Food and farming

These things are fundamental to who we are, what we do and how New Zealand makes its way in the world. But there are big problems with the way we’re farming. The industrial farming model prevalent in New Zealand is damaging our land, water, climate and farmers.

New Zealand farming made a name for itself based on two simple five-letter words – clean and green - with our products setting us apart in shopping trolleys and baskets across the globe. But somewhere along the way we lost our bearings.  

Family farms got snapped up and subsumed into industrial-scale dairying operations. We began clear-felling forests to make way for industrial dairy farms, piling fertilizers onto the land; squeezing too many cows onto every hectare, and feeding them supplementary feed from destroyed Indonesian rainforests. All this to sell faceless milk powder on volatile global commodity markets.

This industrial, high input model has cost our rivers (two thirds are already at times too polluted to swim in safely) our water (New Zealand now has the highest rates of waterborne gastro disease in the developed world), our climate (agriculture emissions make up half New Zealand’s emissions and continue to rise) and our farmers. New Zealand dairy farmers are collectively burdened with $38 billion worth of debt, putting unimaginable pressure on individuals, families and communities.

And things are set to get worse, with large-scale irrigation schemes planned across the country. People don’t necessarily make the link between irrigation and industrial farming. But the one leads directly to the other.  The reason big irrigation companies want to take water from our rivers is to enable more industrial agriculture (namely dairying) where it wouldn’t otherwise have occurred. Irrigation schemes are a golden ticket to more dairying and more water pollution.
 
The industrial dairying model is a failed experiment. Change is needed if New Zealand farming and farmers are to prosper again. We need to make New Zealand farming something we can be proud of again.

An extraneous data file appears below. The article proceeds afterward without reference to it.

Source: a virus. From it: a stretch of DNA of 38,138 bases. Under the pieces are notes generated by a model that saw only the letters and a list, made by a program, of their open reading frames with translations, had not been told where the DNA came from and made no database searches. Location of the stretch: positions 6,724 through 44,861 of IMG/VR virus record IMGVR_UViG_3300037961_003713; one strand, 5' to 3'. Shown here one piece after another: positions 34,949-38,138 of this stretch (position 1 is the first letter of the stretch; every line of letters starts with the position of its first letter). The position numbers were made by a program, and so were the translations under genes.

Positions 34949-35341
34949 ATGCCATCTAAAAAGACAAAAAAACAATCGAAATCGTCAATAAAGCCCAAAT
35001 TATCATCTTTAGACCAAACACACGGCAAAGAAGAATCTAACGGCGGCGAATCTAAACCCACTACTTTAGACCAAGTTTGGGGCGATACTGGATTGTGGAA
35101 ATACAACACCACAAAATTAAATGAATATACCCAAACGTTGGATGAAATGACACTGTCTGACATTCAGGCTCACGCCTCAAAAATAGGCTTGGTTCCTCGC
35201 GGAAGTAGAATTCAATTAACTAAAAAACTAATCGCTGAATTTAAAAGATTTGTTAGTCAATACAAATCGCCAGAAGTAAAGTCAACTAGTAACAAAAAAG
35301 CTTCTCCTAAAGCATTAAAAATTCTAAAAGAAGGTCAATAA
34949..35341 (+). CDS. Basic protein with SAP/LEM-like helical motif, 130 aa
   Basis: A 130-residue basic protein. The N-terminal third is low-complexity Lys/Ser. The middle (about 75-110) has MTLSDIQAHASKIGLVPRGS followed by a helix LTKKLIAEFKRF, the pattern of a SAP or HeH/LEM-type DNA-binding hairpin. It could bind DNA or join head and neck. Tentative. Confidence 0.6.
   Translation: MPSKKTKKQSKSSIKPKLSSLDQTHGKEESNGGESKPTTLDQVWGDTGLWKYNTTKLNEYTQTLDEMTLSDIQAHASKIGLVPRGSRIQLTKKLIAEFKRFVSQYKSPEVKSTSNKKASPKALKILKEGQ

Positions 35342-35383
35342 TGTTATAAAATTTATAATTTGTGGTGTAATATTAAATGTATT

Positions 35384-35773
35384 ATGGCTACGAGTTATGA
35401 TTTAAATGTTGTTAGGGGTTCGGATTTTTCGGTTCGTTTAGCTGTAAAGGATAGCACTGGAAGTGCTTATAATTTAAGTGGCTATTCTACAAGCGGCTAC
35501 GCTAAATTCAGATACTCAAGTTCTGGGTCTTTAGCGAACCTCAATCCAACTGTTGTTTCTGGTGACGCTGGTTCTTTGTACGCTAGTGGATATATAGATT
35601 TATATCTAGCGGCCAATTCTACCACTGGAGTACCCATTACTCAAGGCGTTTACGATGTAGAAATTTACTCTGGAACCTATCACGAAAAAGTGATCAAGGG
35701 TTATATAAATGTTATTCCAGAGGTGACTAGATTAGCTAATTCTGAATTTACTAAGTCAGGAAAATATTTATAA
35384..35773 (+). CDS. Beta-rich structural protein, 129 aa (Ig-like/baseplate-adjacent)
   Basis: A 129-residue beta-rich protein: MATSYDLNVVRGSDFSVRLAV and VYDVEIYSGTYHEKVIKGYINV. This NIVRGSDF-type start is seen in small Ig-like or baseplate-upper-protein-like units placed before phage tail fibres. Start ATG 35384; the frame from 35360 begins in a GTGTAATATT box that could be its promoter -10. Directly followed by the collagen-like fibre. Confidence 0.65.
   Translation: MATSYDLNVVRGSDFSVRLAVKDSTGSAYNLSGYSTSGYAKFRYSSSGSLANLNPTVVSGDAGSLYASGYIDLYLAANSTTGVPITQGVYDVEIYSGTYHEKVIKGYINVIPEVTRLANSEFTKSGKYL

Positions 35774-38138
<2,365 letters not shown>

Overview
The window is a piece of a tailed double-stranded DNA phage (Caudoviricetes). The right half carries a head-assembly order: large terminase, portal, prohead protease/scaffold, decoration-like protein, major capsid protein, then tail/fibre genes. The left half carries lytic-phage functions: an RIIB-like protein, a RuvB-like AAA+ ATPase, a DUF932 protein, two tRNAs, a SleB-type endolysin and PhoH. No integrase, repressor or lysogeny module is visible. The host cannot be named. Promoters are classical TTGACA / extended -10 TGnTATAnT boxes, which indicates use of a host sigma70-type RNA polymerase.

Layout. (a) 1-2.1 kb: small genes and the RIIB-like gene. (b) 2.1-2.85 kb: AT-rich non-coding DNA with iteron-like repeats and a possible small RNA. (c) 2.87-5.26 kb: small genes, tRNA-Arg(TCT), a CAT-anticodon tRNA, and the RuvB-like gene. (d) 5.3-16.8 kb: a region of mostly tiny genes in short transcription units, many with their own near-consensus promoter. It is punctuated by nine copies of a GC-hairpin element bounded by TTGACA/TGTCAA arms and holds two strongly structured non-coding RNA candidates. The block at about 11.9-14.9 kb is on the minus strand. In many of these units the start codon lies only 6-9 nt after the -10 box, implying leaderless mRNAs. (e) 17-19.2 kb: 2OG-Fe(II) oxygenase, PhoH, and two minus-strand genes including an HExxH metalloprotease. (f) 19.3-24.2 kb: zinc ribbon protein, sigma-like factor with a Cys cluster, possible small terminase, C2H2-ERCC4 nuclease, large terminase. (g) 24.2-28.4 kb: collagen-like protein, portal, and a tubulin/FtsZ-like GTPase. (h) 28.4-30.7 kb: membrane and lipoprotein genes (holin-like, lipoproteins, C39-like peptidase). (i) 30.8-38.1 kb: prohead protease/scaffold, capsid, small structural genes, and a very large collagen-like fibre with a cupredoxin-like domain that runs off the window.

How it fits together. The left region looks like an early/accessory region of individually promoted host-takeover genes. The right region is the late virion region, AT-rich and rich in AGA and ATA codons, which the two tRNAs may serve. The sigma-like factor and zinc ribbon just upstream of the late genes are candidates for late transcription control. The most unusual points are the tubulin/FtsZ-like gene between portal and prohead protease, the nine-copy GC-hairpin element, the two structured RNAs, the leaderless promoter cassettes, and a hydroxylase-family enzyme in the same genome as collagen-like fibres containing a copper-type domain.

The latest updates

 

Taitu and a long history of protest in boats

Blog entry by Nick Young | April 3, 2017

After confronting Statoil and Chevron seismic blasting 50 nautical miles off the Wairarapa coast in small inflatable boats, we put out a call to New Zealanders to help us buy a bigger boat. The response was phenomenal. Within seven...

Cut the cows - a double whammy for the environment

Blog entry by pvine | March 27, 2017

It’s often said that domestic opinion doesn’t count for much in this country. Watch though, as heads turn and lattes spill when that same opinion comes from across the water. It’s our endearing lack of self confidence and charming...

Help name our new boat

Blog entry by Nick Young | March 16, 2017

Wow - we did it! Together, we’ve bought ‘The People's Boat’. Almost 1,000 people chipped in and together we have bought the boat that’s going to confront the Amazon Warrior - AKA, The Beast. Now we need you to give it a name. It’s...

Our oceans, our responsibility

Blog entry by Mike Fincken | March 2, 2017

For some people the oceans may seem vast - to me they are my garden and my home. For the last three decades I have spent most of my life as a sailor and a captain. So you can imagine I feel a special tie to our blue planet. The many...

Is Nick Smith Minister for Magic?

Blog entry by Gen Toop | February 27, 2017

It seems the critical issue of clean swimmable water for New Zealanders has passed into the realms of magical realism. Minister for Magic, Nick Smith waved his blue wand and wadeable rivers miraculously turned into ones you can swim...

Don't get freaked by the eco

Blog entry by Phil Vine | February 25, 2017

Funny how, over time, crazy weird becomes the new normal. There were certainly some nutty ideas floating around when I was a young fella studying Agricultural Economics at Lincoln University last millennium. Outlandish thoughts like...

HSBC promises to cut ties with forest-trashing palm oil companies

Blog entry by Annisa Rahmawati | February 22, 2017

There's been a major breakthrough in protecting Indonesia's forests: HSBC has committed to  breaking its links to palm oil companies destroying forests and peatlands. This is a fantastic  result for everyone who has been campaigning...

We are going to court!

Blog entry by Michelle Jonker-Argueta | February 21, 2017

It's time we hold governments accountable for their climate promises; we must protect the pristine Arctic - it's critical for the preservation of our planet for future generations. That’s why we’re taking Arctic oil to court. ...

Missing the Target

Blog entry by Rex Weyler | February 21, 2017

The urgency to solve our climate crisis feels something like a ship heading off course: The longer you delay, the more you have to turn the wheel.   Consider these numbers: 2, 350, 1990. These were the original climate goals. In...

A view from Waitangi by Mike Smith

Blog entry by Mike Smith | February 3, 2017

Over the last couple of days I’ve been getting calls from friends, colleagues and media organisations wanting to know what was happening at Waitangi this year. Here’s what I’ve been telling them.   Depending on your point of...

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